This dead-easy, dairy-free Lemon Olive Oil Cake is going to become a go-to recipe because you already have all the ingredients, it requires one bowl, and is endlessly forgiving and flexible. And it goes without saying it's light, lemon-y, and ultra delicious.
This Lemon Olive Oil Cake is one of, like, three dessert recipes I actually bake All. The. Time. In fact, the only other recipes for baked goods I make are essentially variations on this Olive Oil Cake (links to those recipes included), and of course, banana bread. At some point I will come full circle and bake an olive oil banana bread.
You can watch a short video of my making the cake here.
What is Olive Oil Cake?
An Olive Oil Cake is a cake, wait for it, made with olive oil as the primary fat component as opposed to butter or another vegetable oil.
Because olive oil is a liquid, an Olive Oil Cake comes together in an easy blending method, and usually in one bowl. The cakes are a single layer or baked in a loaf pan. This is why Olive Oil Cakes are my favorite to make. Dump. Stir. Bake.
Other ingredients like a dairy component (milk, buttermilk, yogurt) and eggs sometimes, but not always, make an appearance for texture and aid in leavening. he blending method is forgiving so it's easy to stir in additional flavors in the form of herbs, spices, and chocolate.
Olive Oil Cakes are usually not overly sweet, so they do best served without a sugary, heavy frosting. A light dusting of confectioner's sugar with some fresh fruit on top is a perfect, simple adornment for visuals.
The cake is generally thought of as a dessert from the Mediterranean cuisines, in which olive oil plays an important role in food and culture. The first time I ever tasted olive oil cake was in an Italian restaurant. I was hooked because unsurprisingly, it was "not too sweet."
Is This the Kylie Jenner Olive Oil Cake?
That Olive Oil Cake from tiktok that Kylie Jenner (in)famously cut into weird shapes was made by a specialty Los Angeles bakery called Little House Confections. Like many businesses initially born out of pandemic ingenuity, the bakery closed once the pandemic got under control and the owners returned to their pre-pandemic jobs.
However, most olive oil cakes are essentially the same few ingredients in varying ratios. And based on my research, this recipe is probably pretty close. Minus the celebrity's shock-value cutting method, of course.
Does the Cake Taste Like Olive Oil?
Unless you use a cold-pressed, unfiltered extra virgin olive oil that's intensely aromatic, the olive oil flavor in the final cake will not stand out. Because many olive oils have an inherently citrusy aroma, the cake will taste more like lemon than olive oil, or whatever other "flavor" ingredient you add to the cake like orange, herbs, nuts, or chocolate.
Olive Oil vs Butter in Baking
Aside from the fact that the two ingredients having very different flavor profiles, olive oil and butter render final products with pretty different textures. Olive oil cakes are denser and moister, and stay moist for much longer than cakes made with butter.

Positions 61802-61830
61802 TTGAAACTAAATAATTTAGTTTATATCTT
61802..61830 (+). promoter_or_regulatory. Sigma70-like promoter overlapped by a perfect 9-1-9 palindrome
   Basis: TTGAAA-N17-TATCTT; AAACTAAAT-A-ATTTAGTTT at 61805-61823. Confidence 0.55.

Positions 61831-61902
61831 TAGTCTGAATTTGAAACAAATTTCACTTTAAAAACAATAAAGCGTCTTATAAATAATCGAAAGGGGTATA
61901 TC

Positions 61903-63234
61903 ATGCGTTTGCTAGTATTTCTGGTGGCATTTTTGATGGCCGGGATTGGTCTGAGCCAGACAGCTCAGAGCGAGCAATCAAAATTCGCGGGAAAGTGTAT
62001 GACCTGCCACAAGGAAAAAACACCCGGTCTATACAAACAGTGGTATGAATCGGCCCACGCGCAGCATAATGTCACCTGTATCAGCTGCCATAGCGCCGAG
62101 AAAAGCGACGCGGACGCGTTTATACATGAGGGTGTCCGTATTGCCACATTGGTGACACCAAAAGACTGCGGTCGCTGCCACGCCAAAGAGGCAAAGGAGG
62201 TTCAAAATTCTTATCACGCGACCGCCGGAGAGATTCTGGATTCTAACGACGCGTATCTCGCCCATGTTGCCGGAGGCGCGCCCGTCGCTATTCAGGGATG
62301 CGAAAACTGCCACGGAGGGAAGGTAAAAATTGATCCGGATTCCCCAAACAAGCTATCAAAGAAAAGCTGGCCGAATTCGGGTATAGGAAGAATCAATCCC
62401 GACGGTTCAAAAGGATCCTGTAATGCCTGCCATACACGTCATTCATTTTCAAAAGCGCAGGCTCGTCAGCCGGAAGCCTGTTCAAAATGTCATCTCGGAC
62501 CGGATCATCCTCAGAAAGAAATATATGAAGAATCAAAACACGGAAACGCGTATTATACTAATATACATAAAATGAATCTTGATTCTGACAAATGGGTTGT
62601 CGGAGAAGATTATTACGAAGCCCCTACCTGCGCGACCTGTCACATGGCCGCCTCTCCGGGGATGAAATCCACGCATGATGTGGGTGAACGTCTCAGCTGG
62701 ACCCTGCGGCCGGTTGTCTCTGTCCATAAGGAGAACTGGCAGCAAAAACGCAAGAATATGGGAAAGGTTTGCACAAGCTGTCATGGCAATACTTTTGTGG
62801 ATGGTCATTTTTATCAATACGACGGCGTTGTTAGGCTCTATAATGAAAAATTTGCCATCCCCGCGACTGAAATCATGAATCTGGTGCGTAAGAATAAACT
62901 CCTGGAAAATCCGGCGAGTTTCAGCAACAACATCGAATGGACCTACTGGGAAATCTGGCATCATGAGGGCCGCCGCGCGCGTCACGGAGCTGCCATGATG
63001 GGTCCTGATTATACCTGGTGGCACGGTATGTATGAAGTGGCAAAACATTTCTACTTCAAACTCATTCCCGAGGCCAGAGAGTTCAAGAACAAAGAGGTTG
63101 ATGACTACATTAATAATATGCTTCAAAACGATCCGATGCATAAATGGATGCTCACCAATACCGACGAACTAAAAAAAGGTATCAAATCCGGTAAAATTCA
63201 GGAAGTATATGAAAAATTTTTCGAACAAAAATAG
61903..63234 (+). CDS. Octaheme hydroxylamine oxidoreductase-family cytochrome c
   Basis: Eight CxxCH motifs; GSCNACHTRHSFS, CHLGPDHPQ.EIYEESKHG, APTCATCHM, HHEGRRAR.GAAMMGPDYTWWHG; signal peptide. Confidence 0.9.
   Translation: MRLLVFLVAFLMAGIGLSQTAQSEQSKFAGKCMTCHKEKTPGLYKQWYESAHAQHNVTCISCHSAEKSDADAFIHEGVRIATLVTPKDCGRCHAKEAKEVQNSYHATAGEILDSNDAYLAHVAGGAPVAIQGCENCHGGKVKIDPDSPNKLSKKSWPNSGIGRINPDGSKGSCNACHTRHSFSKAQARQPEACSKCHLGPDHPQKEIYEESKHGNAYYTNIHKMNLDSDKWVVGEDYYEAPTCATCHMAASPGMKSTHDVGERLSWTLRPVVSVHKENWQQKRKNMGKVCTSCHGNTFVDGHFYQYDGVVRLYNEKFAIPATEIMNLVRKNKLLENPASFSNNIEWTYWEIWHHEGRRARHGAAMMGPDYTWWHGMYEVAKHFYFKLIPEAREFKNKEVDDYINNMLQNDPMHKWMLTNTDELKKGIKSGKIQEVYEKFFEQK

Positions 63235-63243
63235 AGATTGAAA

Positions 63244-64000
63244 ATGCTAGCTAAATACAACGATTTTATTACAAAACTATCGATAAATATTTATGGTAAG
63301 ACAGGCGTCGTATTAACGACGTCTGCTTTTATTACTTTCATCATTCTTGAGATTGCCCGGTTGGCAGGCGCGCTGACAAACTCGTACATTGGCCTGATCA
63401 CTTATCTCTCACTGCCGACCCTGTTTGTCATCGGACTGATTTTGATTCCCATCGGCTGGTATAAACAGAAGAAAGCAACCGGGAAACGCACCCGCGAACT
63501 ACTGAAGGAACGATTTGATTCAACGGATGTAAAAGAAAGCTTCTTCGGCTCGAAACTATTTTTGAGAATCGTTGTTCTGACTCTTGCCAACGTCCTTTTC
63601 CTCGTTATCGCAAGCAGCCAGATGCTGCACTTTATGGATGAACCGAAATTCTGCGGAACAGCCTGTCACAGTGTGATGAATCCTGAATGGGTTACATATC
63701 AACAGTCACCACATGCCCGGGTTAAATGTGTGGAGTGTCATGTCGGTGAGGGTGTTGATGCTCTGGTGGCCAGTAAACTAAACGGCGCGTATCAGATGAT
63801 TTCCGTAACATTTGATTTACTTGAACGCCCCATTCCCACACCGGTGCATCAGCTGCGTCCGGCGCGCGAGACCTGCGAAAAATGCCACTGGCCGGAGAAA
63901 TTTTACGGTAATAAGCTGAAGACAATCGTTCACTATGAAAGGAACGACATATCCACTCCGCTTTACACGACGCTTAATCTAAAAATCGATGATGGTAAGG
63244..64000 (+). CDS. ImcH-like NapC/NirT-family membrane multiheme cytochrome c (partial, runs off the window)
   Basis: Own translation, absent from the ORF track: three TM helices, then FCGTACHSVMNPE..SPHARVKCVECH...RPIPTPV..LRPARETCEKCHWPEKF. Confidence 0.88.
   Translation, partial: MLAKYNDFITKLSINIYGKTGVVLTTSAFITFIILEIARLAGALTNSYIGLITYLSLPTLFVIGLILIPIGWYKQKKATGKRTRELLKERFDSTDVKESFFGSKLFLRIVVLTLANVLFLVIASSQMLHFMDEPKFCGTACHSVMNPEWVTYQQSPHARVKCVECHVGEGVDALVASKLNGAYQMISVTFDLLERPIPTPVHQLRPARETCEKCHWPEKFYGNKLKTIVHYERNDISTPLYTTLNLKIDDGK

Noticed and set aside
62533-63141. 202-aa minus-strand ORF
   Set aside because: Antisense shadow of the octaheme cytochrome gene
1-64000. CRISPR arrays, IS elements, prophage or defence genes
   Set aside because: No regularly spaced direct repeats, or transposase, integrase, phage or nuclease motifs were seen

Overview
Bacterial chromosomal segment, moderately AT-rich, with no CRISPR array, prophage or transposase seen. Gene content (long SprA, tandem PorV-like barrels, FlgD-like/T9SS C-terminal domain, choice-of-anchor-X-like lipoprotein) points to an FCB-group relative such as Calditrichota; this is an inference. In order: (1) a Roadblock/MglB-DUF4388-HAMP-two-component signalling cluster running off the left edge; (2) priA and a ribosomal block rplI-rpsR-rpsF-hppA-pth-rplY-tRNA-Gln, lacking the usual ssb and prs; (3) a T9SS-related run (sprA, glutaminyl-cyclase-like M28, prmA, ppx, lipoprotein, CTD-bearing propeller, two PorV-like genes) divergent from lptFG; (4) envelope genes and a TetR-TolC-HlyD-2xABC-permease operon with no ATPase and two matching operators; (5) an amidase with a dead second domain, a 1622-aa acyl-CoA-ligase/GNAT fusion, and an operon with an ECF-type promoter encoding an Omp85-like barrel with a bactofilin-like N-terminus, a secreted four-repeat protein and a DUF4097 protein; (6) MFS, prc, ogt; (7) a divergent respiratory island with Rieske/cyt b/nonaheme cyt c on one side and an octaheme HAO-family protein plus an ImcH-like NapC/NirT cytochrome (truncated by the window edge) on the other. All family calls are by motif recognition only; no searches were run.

Generally speaking, olive oil is considered a healthier fat choice over butter because of its omega-3 content, making an olive oil cake a more appropriate choice for people with certain health and dietary needs. However, cakes and other baked goods, even with olive oil, may have other ingredients like sugar, wheat flour, eggs, and dairy, that affect the nutrient density of the final dish. Which brings us to...
Is Olive Oil Cake Healthy
As a quick note, all of the Olive Oil Cake recipes I've shared so far are dairy-free, and it's partially by design because I don't usually keep milk, buttermilk or even yogurt on hand.
Everything else you need for this cake, you probably already have in your refrigerator and pantry. Only eight ingredients!
What You Need for Lemon Olive Oil Cake
Because this Olive Oil Cake is something I spontaneously decide to make on some random Wednesday afternoon (usually as a way to procrastinate, surprise, surprise), I want to be able to bake it right away without having to go to the grocery store to buy additional ingredients. I almost always have flour in the freezer as well as sugar because it doesn't go bad. Of course, I always have lemons, olive oil, and eggs, obviously.
Here is a list of the ingredients you need:
- pantry leaveners like baking powder and soda
- good olive oil (obviously!)
What Kind of Olive Oil for this Cake
The point of this Lemon Olive Oil Cake is the olive oil, so use the best-tasting (to you) extra virgin olive oil you can afford. Though the flavor of the oil will be subtle in the final cake, it's best to go with extra virgin for quality, and an olive oil on the deeper, fruitier side rather than on the intense, peppery side.
Avoid using "light" olive oil for this cake, which refers to the oil's flavor and color, not the calories. Light olive oil has been processed which makes it more suitable for cooking at high heat, but also results in fewer nutrients.
I like this California-grown olive oil, but it's also VERY expensive, so I am saving that for times when I am eating straight olive oil like as a dip for bread, and using this mild, organic olive oil for the cake.
Additional Ingredients Notes and Resources
- Flour. You can use any form of wheat flour for Lemon Olive Oil Cake. I used this brand of organic, unbleached, all-purpose flour. I have made this cake with half whole wheat flour and as expected, it works perfectly well.
- Lemons: I generally use Meyer lemons for everything because that's what my Mom gives me from her trees, but for this Olive Oil Cake, I used organic regular yellow lemons because I like how tart they are for this cake. You can use Meyer lemons if you have them; the cake will be ever so slightly sweeter!
- All other fresh herbs and produce from either the Santa Monica Farmers' Market on Wednesday, or Whole Foods Market when I can't find what I need at the farmers' market.
Tools and Equipment for Lemon Olive Oil Cake